Roku, a company specializing in digital streaming media technology, makes the box, which sells for $100 and is available on the Web. Beyond the cost of the player, subscribers of Netflix, an online DVD rental company, would be able to access content from the Internet at no additional charge.
In launching the device, Netflix is going up against Apple for a place in people's living rooms. Apple last year started selling the Apple TV, which connects via the Internet to the company's iTunes music and video store. Through the device, people can rent movies and TV shows.
While Apple and Netflix are going after the same potential customers, their offerings are very different. Apple is focusing on new releases, which customers rent individually. Netflix, on the other hand, is offering unlimited access to older titles, or about 10,000 movies and TV shows from a library of 100,000, said James McQuivey, analyst for Forrester Research.
"They don't compete head to head on content, but they do compete for real estate in the living room," McQuivey said.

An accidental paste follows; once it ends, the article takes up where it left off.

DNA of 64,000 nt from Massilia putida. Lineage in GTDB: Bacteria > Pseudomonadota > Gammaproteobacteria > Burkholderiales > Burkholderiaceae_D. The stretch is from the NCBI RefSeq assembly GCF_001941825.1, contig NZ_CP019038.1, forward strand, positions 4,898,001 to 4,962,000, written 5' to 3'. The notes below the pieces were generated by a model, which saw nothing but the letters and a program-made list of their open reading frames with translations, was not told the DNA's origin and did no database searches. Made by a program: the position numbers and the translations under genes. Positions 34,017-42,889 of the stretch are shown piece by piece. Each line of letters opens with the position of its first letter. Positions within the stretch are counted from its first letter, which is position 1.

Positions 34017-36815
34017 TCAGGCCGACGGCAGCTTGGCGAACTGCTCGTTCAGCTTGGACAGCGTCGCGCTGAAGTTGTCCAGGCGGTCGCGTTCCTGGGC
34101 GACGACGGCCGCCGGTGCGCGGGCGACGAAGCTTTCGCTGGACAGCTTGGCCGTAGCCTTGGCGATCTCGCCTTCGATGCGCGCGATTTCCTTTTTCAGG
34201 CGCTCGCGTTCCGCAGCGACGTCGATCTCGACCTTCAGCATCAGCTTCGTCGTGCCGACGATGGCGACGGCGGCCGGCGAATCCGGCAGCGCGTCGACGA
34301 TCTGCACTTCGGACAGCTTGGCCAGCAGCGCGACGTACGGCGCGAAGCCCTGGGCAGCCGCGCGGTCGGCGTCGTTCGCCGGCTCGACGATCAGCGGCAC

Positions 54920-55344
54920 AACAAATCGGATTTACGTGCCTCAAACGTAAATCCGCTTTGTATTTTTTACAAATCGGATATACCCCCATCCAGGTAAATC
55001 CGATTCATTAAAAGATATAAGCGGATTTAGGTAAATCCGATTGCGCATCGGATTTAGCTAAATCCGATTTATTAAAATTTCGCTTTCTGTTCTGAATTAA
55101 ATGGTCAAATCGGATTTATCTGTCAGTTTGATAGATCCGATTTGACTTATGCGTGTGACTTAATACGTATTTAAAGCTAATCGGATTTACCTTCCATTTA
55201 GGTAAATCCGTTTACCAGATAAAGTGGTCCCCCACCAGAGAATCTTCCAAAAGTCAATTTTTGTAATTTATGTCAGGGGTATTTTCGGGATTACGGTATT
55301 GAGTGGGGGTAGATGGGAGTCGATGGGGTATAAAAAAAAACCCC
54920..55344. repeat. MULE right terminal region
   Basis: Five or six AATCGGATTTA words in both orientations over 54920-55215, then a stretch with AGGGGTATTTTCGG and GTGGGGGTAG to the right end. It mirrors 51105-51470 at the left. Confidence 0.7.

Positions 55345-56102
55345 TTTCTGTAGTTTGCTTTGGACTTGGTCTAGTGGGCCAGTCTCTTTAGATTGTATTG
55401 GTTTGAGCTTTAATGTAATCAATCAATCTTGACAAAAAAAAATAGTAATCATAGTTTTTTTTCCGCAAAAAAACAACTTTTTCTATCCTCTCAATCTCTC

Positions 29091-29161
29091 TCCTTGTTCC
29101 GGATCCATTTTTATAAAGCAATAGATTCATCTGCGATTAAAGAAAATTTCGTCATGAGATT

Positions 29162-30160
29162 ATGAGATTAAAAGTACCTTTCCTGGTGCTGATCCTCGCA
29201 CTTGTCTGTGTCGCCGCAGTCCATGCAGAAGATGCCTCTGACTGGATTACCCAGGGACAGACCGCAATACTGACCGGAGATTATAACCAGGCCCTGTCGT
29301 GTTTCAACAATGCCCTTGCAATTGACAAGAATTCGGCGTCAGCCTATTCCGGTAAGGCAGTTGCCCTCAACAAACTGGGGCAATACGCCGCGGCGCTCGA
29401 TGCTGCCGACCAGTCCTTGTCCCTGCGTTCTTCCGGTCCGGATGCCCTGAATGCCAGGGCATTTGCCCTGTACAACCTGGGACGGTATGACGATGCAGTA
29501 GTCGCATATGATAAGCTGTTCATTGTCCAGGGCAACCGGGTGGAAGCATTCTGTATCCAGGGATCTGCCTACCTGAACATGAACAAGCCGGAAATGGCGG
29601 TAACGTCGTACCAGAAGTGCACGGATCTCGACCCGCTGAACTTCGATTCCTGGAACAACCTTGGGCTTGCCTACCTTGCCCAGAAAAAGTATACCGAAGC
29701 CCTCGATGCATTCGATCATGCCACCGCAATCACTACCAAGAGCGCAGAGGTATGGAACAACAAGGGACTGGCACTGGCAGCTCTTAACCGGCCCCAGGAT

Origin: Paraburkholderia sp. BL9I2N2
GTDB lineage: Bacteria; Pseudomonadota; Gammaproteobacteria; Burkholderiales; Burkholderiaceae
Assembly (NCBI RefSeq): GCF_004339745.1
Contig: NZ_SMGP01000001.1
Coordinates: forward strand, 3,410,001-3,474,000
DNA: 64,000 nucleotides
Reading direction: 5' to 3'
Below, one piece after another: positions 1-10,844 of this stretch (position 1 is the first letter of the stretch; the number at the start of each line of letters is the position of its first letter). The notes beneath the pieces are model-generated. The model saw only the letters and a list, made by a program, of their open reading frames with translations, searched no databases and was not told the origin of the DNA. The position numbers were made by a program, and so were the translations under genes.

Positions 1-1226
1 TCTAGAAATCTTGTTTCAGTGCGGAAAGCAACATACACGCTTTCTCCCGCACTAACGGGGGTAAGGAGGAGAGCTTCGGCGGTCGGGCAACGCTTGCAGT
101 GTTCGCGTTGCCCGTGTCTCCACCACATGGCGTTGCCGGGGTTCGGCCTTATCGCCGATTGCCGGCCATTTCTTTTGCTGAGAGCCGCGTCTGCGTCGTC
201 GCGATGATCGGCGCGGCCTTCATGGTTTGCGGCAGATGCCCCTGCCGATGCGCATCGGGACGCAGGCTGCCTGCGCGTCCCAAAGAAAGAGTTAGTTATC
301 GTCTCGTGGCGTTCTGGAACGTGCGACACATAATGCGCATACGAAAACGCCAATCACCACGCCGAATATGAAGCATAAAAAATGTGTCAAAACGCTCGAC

Both vendors are trying to build a customer base to sell more services in the future. Netflix, however, is also trying to give its 7 million subscribers another reason to stay with the company.
But Netflix's long-term goal is to get digital TV makers, such as Sony, Panasonic, and LG Electronics, to integrate the Netflix service with their products. "That's where this is heading," McQuivey said. Netflix "wants to be an ingredient in every video device in your home."
For Apple, Apple TV rounds out the company's "three-screen strategy," said Ross Rubin, analyst for the NPD Group. The company can now deliver video through iTunes to a Mac or Windows computer, the Apple iPhone smartphone, and the television via Apple TV.
A wildcard is movie rental company Blockbuster, which has yet to make a move for the home entertainment center. The company rents movies online for viewing through a PC. Blockbuster, however, is likely to offer its own player in the future. "I would be surprised if they don't do that to keep up," McQuivey said.
The Netflix/Roku box feeds off of the Netflix Web site, where subscribers can make a list of movies and shows they want to watch. Using the player's remote control, people can browse the list, read synopses, and rate what they watch. They also can fast forward and rewind the video stream.
The player has no hard drive, and software upgrades are automatically downloaded, Netflix said. The box can connect to the Internet through either a wired connection or Wi-Fi. The player is about the size of a paperback book.